Eurovision is back after two years, and the 65th edition of the world’s biggest music competition doesn’t stand to disappoint.
There’s perhaps more global interest than ever this year thanks to Netflix’s Eurovision movie “The Story of Fire Saga,” starring Will Ferrell and Rachel McAdams, which filled the void last year with bangers like “Jaja Ding Dong” when Eurovision was canceled for the first time in its history due to the pandemic.
The contest is also being made available for U.S. audiences on NBCUniversal-backed Peacock. Indeed, it’s never been a better time to tune in.
Tonight, live from Rotterdam in the Netherlands, finalists from 26 countries are taking part, with 20 of the group having proceeded to the final following two semi-finals earlier in the week. Six countries — the ‘Big 5’ of the U.K., France, Italy, Germany and Spain, along with the host country, the Netherlands — were automatically pre-qualified for the contest.
Favorites going into tonight’s grand final include France and Italy. Meanwhile, famous faces in the mix include Flo Rida, who is accompanying San Martino finalist Senhit in her performance. (He arrived in the Netherlands on Tuesday, just in time for the first semi-final, having judged a bikini competition in Miami.)
A strict COVID-19 health and safety protocol is being applied at this year’s Eurovision Song Contest. All those working within the perimeter of the venue must have a negative COVID-19 test, not older than 48 hours.
Nonetheless, the pandemic has claimed two live performances tonight. On May 19, a member of the Icelandic group Daði og Gagnamagnið, one of the competition favorites, tested positive for COVID-19, while the rest of the delegation tested negative. They took the decision to withdraw from performing in this year’s live Eurovision Song Contest shows, as they only want to perform together as a group.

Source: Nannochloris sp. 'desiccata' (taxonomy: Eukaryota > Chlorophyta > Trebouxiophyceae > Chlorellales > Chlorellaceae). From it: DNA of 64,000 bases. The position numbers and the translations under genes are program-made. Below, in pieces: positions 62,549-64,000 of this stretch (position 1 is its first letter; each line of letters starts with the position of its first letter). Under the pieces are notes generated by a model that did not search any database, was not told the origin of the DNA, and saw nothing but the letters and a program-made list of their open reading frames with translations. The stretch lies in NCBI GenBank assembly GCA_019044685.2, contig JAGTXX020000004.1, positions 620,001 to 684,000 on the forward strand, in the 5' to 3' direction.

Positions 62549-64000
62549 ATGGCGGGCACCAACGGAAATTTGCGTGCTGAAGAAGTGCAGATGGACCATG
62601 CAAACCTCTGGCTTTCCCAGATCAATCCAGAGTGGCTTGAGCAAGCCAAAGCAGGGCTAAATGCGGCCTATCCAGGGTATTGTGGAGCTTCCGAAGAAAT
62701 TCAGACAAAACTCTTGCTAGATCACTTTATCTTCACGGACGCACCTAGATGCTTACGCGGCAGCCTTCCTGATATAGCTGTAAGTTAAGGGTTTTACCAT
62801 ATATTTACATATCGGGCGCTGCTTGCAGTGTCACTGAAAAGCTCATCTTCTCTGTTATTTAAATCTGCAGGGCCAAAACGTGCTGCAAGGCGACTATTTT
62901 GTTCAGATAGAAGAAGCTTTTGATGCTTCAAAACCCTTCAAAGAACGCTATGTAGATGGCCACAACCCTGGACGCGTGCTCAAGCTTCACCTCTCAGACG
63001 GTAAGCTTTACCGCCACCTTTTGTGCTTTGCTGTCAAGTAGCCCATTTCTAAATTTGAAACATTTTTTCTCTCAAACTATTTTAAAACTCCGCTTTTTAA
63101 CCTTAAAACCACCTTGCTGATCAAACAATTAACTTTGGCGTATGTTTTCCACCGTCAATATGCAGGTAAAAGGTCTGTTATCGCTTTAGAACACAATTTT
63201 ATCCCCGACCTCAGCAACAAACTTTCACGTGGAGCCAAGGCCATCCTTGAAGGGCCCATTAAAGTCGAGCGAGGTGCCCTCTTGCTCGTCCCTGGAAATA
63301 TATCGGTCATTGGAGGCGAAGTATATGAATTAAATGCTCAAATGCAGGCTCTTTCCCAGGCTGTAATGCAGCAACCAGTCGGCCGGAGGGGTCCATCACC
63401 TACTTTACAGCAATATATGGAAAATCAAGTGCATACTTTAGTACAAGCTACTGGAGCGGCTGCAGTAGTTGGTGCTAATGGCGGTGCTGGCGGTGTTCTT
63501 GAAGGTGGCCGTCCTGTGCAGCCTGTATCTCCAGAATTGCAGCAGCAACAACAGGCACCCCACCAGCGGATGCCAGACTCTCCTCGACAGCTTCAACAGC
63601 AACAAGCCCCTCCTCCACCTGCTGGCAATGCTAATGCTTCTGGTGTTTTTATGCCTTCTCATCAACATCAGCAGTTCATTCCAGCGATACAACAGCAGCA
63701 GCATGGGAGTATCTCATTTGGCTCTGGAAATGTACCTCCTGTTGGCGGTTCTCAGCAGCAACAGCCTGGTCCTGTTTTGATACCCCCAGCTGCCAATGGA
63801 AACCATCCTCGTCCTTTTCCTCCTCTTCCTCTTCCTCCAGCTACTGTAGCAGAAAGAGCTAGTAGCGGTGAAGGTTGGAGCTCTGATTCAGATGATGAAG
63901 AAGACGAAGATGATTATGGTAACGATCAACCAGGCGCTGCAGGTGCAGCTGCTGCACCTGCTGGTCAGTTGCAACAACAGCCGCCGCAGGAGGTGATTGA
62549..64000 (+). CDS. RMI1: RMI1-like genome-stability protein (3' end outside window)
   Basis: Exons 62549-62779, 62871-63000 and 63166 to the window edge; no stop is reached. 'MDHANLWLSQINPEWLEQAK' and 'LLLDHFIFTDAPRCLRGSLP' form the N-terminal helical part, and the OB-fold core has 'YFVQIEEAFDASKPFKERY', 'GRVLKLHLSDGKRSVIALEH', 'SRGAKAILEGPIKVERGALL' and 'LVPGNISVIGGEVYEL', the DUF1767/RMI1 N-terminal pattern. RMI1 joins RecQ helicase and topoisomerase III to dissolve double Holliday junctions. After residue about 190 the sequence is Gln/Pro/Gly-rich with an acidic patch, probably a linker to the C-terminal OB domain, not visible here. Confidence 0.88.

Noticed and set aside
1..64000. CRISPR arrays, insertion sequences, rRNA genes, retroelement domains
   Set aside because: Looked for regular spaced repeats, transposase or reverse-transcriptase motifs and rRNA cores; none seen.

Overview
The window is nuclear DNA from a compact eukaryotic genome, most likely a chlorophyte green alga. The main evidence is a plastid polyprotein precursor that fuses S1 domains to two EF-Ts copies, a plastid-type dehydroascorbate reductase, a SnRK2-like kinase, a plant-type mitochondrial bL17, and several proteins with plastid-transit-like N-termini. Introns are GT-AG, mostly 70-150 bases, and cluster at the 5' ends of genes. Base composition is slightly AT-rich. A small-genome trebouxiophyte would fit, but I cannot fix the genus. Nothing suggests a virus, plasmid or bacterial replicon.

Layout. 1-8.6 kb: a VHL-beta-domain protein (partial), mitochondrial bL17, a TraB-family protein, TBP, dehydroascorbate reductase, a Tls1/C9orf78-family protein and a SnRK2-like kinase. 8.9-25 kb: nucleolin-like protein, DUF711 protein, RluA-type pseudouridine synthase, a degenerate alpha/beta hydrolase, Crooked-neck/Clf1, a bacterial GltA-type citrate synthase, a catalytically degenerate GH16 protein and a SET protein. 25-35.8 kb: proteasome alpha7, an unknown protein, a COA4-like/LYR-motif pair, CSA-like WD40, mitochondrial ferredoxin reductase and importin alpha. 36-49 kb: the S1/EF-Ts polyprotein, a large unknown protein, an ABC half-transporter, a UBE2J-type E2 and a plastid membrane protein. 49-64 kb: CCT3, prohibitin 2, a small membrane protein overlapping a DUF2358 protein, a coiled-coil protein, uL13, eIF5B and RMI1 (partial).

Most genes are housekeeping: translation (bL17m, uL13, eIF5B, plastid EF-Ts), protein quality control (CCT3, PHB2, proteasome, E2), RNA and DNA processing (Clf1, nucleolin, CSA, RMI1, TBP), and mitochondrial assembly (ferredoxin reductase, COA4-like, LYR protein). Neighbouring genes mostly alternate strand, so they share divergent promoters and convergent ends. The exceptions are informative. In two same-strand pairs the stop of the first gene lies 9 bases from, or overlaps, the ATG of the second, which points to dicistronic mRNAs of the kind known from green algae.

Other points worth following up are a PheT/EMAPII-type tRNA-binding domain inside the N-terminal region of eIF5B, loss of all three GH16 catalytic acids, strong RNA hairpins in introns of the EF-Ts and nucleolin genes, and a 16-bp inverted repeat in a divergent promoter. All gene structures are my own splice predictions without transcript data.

Meanwhile, Duncan Laurence, winner of the 2019 Contest for the Netherlands, was scheduled to perform live during Saturday’s grand final but has also tested positive. He has mild symptoms, and because of the seven-day minimum isolation period, will not be able to perform live in the Ahoy venue in Rotterdam. He will “still feature in the show in a different form,” organizers said.
Since April 6, when prep began at Rotterdam’s Ahoy arena, some 24,400 tests have been conducted amongst crew, volunteers, artists, delegation members and press. Only 16 of those (0.06%) have returned positive results.
Keep checking back for live updates.
Eurovision kicked off with Cyprus and a sultry performance of “El Diablo,” which is said to have been controversial among Christian religious groups in the country. The Spanish “El Diablo” translates to “the devil,” and the song contains the lyrics “I gave my heart to el diablo.”
Second up was Albania with “Karma,” followed by Israel with “Set Me Free.”
Israeli finalist Eden Alene was born to Ethiopian-Jewish immigrants, and was raised in Katamon, Jerusalem. While Israel’s participation in this year’s contest, amid almost two weeks of violence between Israel and Palestine, has been controversial, Alene has already proved to be one of the most colorful participants in competition, hitting the highest note in Eurovision history — a B6 whistle — during her performance of “Set Me Free” on May 17.
Meanwhile, Belgium’s Hooverphonic performed a rousing performance of alternative track “The Wrong Place,” while Russia’s Manizha delivered a fantastically upbeat display with “Russian Woman.”
A favorite at this year’s competition, Malta’s Destiny — who is only 18 years old — showed off some powerhouse vocals in “Je Me Casse.”